Slips and falls in the tub and shower are sending injured U.S. kids to the emergency room at a surprising rate — 120 daily — with most injuries occurring in children under 4 years old, a new study finds.
The research, which will be published in the August issue of the journal Pediatrics, adds another worry to parents' list of household dangers.
Recent research has shown falling furniture harms more than 200,000 children each year, while computer equipment also poses a hazard to kids. Last year, a study revealed a high number of injuries from toilet seats falling on the penises of unsuspecting toddlers.
The new study is based on a nationally representative survey of bathtub- and shower-related injuries to children 18 years and younger in the United States. An average of more than 43,000 kids are treated in hospital emergency departments annually for these types of injuries, according to the study.
The new analysis shows that children age 4 and younger accounted for more than half of all bathtub- and shower-related injuries. About 60 percent of the injuries were lacerations (cuts and tears to the skin) and more than 20 percent were sprains and other soft-tissue injuries. The most commonly affected body region was the head, accounting for nearly 50 percent of the bath injuries, followed by the head and neck, which accounted for 15 percent of the injuries.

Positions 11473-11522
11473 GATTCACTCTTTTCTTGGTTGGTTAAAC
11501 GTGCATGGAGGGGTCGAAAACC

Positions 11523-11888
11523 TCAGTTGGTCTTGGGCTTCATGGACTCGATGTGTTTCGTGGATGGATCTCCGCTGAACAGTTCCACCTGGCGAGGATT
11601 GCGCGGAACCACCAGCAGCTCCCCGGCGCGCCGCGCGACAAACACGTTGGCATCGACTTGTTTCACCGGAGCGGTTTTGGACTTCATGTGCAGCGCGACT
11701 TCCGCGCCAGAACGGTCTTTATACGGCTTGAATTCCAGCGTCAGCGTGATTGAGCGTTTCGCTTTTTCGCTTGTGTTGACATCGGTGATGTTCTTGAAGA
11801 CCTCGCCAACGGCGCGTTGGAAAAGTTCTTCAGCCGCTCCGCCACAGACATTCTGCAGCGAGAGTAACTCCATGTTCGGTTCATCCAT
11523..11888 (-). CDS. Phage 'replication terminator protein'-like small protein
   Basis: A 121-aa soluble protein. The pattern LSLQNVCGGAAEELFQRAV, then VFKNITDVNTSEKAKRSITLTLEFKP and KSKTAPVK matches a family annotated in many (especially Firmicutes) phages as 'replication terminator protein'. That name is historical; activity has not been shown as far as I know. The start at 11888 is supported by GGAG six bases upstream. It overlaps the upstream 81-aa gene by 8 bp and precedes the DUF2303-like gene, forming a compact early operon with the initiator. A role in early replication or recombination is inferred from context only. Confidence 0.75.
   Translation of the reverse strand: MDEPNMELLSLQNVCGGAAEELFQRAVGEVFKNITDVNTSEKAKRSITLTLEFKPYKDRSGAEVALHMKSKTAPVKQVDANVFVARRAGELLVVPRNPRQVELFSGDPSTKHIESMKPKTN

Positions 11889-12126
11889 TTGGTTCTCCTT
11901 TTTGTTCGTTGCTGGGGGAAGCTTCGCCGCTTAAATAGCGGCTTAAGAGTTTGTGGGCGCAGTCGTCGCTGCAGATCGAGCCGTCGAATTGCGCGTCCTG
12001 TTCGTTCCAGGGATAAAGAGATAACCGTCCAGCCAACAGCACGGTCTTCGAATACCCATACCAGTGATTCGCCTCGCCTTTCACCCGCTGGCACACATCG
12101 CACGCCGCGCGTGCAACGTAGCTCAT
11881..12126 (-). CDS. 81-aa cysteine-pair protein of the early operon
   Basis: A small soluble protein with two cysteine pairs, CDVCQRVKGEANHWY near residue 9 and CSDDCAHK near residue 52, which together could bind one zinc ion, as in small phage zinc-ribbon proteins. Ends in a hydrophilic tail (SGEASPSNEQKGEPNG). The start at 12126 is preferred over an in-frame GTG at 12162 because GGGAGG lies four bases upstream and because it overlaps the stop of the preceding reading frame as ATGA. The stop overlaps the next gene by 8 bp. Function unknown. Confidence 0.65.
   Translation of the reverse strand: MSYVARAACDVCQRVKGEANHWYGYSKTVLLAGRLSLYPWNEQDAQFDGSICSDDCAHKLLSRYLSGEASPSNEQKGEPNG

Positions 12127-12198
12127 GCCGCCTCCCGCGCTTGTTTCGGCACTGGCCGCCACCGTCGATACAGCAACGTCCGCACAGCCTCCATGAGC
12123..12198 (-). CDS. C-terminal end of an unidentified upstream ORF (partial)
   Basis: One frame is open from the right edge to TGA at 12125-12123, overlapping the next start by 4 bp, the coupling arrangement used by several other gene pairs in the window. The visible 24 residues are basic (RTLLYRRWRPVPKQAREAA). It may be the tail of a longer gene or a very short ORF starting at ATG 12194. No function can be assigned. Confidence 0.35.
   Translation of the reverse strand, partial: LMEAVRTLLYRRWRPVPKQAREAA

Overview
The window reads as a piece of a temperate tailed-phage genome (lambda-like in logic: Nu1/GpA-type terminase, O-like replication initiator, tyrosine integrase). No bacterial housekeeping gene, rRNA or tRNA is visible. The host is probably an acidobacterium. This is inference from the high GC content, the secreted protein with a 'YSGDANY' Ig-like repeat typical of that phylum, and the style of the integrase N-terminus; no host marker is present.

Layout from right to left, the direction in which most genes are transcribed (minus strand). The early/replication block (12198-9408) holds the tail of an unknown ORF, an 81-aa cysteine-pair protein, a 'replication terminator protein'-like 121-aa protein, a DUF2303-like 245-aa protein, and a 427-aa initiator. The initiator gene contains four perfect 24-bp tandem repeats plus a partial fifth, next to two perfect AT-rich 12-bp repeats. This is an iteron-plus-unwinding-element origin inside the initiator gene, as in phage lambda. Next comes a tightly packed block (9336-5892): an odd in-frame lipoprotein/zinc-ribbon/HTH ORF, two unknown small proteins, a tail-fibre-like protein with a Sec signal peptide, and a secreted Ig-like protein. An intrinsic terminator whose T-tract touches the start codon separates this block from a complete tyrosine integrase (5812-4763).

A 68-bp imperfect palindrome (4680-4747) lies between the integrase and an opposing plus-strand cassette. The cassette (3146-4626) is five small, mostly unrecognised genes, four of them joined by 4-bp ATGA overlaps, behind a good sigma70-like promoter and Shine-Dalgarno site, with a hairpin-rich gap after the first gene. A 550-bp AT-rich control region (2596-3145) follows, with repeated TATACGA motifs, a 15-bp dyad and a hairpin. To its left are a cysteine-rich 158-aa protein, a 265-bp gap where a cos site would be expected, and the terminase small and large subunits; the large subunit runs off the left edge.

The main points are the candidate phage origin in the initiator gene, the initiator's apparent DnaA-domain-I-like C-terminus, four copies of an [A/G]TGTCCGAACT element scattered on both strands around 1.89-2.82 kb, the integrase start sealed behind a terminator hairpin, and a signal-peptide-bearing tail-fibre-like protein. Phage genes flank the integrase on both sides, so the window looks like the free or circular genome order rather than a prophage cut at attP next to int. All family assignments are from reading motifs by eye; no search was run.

"That is because young children, the ones typically injured in bathtubs and showers, they tend to topple forward," said study team member Dr. Gary Smith, director of Center for Injury Research and Policy at Nationwide Children's Hospital in Ohio. "They have a high center of gravity, and they tend to strike their head and their face, and that ends up with injures such as lacerations."
Overall, wounds from falls make up about 80 percent of bath-related injuries, topping those caused by scalding water or submersion in the tub, the researchers say.
And in most cases, parents were watching their kids.
"Unfortunately, adult supervision isn't enough to prevent these injuries," Smith said. "They happen so quickly that a parent simply can't react quickly enough to prevent them."
Smith added that "it is important to prevent them from happening by using a slip-resistant mat inside and outside the bath and shower." Other preventive measures he recommends include support bars for kids to hold onto when getting into and out of the tub and shower.
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